David Pollock is the Bernstein Fellow at The Washington Institute, focusing on regional political dynamics and related issues.
Polling shows that Palestinian public opinion is moving away from prior support for a compromise peace deal with Israel.
Recently, much attention has focused on Israel’s drift away from a two-state solution and toward annexation of the West Bank. But hard data shows that the Palestinian public has also clearly moved away from the classic compromise peace deal with its neighbors. When the Trump peace plan was announced in January, it met with wide Palestinian condemnation. More troubling, majorities of Palestinians now oppose a two-state resolution to the conflict, a reversal from previous years. They also say that even if an agreement is reached, unlikely though that may be, it should not end the conflict. Still, surveys show Palestinian pragmatism on a range of short-term issues, from economic cooperation with Israel to compromising on the “right of return” for refugees.
In this Policy Focus, filled with informative charts, polling expert David Pollock explores a decade’s worth of Palestinian views on everything from Jerusalem archaeological digs to West Bank annexation. The opinions illuminate dynamics far beyond the stalled peace process, while also hinting at openings where that process could begin anew.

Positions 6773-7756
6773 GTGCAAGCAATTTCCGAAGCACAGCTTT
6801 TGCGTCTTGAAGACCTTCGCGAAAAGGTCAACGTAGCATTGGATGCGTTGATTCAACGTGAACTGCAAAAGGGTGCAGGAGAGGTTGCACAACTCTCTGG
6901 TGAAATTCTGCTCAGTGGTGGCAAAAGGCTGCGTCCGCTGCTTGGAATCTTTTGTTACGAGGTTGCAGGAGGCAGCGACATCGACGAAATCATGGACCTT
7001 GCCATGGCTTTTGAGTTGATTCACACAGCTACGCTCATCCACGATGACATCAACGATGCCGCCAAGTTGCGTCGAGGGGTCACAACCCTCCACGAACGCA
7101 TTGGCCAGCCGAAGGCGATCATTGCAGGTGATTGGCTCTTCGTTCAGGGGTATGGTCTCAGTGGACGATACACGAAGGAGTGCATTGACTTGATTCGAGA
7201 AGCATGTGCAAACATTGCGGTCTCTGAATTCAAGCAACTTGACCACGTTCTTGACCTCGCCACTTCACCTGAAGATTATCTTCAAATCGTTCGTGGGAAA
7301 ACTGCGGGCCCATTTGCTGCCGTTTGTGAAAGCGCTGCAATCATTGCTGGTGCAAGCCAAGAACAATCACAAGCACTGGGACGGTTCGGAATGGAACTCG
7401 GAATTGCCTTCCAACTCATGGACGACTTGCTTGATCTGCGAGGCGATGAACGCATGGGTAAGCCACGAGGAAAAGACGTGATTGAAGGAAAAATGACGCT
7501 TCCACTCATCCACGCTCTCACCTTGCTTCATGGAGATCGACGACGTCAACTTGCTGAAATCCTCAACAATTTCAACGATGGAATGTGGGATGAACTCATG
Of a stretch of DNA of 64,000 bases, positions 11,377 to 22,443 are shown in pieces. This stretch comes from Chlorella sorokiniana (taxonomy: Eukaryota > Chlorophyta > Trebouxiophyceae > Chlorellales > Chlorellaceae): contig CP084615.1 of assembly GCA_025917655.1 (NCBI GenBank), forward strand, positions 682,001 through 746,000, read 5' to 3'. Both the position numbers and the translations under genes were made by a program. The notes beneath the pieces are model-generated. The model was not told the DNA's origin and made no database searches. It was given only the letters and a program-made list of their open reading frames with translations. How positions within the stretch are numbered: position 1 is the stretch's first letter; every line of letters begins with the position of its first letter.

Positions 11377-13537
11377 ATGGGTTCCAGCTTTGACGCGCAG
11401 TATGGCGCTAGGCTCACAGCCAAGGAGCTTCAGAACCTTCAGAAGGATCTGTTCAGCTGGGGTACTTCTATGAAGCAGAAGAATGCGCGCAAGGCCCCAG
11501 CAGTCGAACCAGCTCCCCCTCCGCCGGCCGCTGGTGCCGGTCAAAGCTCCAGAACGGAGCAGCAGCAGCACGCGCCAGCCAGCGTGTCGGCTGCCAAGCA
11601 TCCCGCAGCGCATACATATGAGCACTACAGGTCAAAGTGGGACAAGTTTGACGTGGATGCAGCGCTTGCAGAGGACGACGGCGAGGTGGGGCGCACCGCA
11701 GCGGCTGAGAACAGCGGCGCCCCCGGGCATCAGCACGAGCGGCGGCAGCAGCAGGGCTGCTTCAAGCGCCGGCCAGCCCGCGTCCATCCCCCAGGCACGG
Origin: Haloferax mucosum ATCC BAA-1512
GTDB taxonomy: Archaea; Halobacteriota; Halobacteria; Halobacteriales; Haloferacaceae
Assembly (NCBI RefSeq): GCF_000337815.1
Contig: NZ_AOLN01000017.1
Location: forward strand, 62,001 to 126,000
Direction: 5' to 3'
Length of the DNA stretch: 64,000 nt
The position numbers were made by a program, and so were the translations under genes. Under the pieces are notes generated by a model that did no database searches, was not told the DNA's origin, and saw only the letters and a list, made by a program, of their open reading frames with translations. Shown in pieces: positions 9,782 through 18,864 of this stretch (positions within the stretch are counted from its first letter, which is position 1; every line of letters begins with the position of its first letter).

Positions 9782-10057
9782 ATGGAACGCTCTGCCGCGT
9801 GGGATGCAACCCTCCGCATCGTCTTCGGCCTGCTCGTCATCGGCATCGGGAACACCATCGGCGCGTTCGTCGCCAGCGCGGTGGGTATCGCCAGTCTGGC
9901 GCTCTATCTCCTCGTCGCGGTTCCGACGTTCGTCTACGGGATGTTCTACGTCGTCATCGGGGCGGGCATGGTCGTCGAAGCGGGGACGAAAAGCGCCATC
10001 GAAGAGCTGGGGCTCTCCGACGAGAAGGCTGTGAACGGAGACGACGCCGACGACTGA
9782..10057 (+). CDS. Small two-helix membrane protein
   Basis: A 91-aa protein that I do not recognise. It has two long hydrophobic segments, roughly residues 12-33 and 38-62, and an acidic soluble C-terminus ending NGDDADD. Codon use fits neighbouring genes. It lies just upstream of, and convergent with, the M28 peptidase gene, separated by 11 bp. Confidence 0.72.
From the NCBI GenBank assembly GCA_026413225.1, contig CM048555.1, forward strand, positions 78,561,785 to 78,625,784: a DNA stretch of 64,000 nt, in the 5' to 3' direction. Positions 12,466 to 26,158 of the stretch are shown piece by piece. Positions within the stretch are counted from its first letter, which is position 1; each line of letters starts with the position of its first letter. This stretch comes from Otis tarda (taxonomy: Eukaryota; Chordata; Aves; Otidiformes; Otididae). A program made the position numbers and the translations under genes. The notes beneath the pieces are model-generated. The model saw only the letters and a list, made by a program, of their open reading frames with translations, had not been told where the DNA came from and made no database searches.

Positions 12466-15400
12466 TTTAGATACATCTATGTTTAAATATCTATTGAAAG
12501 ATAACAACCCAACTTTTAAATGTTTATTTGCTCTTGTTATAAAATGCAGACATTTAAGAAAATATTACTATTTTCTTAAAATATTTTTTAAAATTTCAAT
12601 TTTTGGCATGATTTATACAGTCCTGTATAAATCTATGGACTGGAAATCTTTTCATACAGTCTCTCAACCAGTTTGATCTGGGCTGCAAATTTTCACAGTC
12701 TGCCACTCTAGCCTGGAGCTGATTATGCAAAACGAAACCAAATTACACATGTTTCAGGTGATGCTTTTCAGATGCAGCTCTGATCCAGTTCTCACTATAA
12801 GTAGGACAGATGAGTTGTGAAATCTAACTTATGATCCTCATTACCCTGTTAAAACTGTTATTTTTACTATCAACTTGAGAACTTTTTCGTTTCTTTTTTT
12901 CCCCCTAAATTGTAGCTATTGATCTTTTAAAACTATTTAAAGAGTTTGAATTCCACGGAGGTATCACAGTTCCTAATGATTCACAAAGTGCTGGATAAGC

For unpublished data sponsored by The Washington Institute, see the appendix, broken out by year: 2014, 2015, 2017, 2018, 2019, 2020.
David Pollock is the Bernstein Fellow and director of Project Fikra at The Washington Institute. A former State Department official whose work focused on women's rights in the Broader Middle East, he has published several Institute monographs on regional public opinion.